Rising mental health problems in the United States have long made health advocates and providers worried about the need for additional support for struggling college students. The pandemic has only exacerbated this concern.
Many studies have shown how social and emotional learning (SEL) can improve student well-being, social behavior, and academic achievement. But what do teachers think about the SEL-related efforts in their districts and schools? Do they feel that they get enough support to work on SEL?
K–12 students getting remote instruction this year may not receive the curriculum they need to master the academic standards they are expected to meet for their grade level. What can parents do to ensure their children are being exposed to standards-aligned, rigorous learning opportunities?
Before COVID-19, less than half of U.S. public schools had a written plan for dealing with a pandemic. And only 38 states had publicly available school health emergency plans. How did schools' preparation affect their transitions to remote learning and principals' confidence in student achievement?
Findings from a survey of U.S. teachers reveal how limited home internet access has been a barrier to providing instruction amid pandemic-related school closures. The problem is particularly acute among high-poverty schools.
RAND researchers investigate factors that might be associated with positive student outcomes for schools that improved during the six years of the Intensive Partnerships for Effective Teaching initiative.
RAND researchers study the Intensive Partnerships for Effective Teaching initiative and find associations between school improvement and staff perceptions of school leaders' behaviors, staff cohesion, and factors outside schools' control.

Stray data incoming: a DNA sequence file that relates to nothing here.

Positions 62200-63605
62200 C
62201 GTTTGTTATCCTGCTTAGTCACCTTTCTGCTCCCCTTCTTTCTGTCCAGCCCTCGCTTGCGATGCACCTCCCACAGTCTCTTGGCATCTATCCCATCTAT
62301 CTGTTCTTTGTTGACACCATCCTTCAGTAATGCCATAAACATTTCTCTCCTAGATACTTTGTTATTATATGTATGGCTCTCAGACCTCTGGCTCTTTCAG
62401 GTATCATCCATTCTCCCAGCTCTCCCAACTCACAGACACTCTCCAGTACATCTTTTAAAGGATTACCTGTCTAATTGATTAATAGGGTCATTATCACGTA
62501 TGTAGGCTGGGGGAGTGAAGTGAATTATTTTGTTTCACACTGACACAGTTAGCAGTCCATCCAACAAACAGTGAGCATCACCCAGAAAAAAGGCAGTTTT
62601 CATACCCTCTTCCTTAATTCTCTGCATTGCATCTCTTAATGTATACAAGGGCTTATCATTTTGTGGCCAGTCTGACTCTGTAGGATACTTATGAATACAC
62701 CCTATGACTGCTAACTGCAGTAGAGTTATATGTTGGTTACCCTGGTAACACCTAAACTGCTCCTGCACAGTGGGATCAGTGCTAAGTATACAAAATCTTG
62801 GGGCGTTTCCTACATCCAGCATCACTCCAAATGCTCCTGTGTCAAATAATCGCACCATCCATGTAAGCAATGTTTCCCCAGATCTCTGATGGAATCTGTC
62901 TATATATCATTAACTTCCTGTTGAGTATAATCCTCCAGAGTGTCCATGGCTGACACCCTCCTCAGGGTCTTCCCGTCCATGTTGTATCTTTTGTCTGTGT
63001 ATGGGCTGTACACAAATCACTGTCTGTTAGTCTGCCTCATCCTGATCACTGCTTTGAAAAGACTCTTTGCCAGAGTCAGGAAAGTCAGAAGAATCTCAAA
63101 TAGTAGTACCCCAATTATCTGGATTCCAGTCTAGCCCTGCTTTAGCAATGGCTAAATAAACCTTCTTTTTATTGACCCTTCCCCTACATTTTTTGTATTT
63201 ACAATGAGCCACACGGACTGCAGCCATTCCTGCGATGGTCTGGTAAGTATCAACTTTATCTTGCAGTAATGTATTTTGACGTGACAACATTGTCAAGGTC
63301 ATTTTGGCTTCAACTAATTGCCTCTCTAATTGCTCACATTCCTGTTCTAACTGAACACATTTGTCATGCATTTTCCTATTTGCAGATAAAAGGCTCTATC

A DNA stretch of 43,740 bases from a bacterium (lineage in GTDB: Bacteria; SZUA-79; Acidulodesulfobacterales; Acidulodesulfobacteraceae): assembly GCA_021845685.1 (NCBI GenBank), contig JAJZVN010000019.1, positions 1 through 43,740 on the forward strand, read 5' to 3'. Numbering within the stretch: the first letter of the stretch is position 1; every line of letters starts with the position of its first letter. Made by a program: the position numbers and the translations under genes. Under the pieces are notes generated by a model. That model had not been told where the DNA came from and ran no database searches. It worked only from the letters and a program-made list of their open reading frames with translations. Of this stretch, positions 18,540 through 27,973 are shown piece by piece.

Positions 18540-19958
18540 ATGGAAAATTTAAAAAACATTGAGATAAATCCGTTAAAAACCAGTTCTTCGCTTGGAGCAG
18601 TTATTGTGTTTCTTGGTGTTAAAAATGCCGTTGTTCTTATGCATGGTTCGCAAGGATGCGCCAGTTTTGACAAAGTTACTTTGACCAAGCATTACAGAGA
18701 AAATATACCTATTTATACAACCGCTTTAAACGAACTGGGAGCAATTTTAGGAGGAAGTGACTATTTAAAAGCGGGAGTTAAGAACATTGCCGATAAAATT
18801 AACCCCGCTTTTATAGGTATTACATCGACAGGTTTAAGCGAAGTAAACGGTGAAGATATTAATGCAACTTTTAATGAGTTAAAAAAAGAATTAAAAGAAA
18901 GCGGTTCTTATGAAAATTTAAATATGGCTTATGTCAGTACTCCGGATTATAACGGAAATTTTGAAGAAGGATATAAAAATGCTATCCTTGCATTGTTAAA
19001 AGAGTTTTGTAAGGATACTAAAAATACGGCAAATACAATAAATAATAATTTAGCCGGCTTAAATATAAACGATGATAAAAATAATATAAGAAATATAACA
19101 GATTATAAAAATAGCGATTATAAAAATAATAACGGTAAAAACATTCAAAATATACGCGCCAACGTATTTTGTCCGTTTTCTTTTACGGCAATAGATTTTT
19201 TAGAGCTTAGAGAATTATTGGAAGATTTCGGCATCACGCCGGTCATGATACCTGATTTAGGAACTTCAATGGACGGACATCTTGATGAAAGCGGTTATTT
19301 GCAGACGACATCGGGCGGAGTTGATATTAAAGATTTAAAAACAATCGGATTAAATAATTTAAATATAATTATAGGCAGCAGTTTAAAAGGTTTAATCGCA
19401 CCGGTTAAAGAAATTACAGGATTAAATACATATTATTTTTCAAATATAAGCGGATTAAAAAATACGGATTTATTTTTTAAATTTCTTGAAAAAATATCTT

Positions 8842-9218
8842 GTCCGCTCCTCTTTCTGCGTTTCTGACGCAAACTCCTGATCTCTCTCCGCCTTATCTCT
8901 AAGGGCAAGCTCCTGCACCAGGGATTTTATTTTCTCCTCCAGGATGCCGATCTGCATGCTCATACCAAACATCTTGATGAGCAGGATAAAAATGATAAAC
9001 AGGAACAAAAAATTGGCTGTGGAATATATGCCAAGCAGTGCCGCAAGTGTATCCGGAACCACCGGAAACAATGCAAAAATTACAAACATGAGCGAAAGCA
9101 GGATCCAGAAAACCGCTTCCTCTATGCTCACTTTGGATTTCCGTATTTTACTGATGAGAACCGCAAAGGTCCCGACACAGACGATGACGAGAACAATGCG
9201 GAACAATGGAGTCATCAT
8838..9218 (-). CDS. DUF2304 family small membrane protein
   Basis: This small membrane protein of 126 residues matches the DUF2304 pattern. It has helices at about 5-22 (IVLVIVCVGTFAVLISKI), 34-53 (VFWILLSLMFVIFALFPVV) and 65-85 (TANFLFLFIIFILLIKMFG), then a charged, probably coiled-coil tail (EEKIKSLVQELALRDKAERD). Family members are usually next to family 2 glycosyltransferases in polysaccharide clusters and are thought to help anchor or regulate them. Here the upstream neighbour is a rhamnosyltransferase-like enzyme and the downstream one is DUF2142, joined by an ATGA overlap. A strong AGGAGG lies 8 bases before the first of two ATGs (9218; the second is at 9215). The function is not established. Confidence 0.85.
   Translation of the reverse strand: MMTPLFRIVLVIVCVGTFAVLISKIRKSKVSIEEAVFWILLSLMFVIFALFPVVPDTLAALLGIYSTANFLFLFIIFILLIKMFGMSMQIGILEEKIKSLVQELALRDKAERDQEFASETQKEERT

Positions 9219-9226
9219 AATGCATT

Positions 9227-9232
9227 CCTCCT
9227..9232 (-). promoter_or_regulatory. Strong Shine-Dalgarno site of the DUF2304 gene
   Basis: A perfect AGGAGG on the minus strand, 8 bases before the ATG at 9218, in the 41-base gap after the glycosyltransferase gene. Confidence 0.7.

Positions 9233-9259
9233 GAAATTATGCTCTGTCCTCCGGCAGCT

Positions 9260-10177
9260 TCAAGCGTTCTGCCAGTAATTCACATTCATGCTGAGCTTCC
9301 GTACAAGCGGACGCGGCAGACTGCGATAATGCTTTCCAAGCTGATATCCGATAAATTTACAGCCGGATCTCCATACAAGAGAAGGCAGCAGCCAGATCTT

It would be easy for social and emotional learning to fall by the wayside as school leaders work to address students' health, safety, and learning loss during the COVID-19 pandemic. Policymakers and funders should take seriously the perspectives and concerns that school leaders have shared.
Safely reopening K–12 schools for in-person instruction requires complicated protocols ranging from symptom monitoring to physical distancing, as well as containment of transmission in the community. State policymakers and school leaders could begin planning now to draft, pilot, and evaluate protocols for reopening schools that incorporate rapid testing.
While considering new uses for and formations of school space, planners might also consider whether these spaces will be conducive to learning. Research links the physical condition of learning spaces to improved student physical health and academic performance.
The COVID-19 pandemic has been particularly challenging for parents since schools and child care centers closed or switched to distance learning in the spring. Parents with children in different age groups and those under financial stress need the most support.
Reopening schools would provide much-needed child care for parents who need to work, help feed 30 million U.S. children, and prevent further inequitable learning losses. But it also means exposing more kids to the virus. How can families and employers prepare for the disruptions that lie ahead?
COVID-19 is threatening to upend the models that both public and private higher education depend on in the United States. As universities consider whether to postpone in-person classes until next year, many parents and students may be questioning the value of a traditional higher education.
The quality of remote instruction depends on whether students can connect and interact with educators online. But poverty is a major driver of who gets high-quality online instruction and who doesn't. What can states do in this new reality?
Rising levels of social inequality and diversity in Europe have made social inclusion a priority for the European Union. However, it remains a challenge to ensure access to quality early childhood education and care for all children, especially those from disadvantaged backgrounds.
U.S. teachers and principals shifted quickly to support students with distance learning during the early weeks of the coronavirus crisis. But unfortunately, the pandemic is likely to make existing inequalities worse.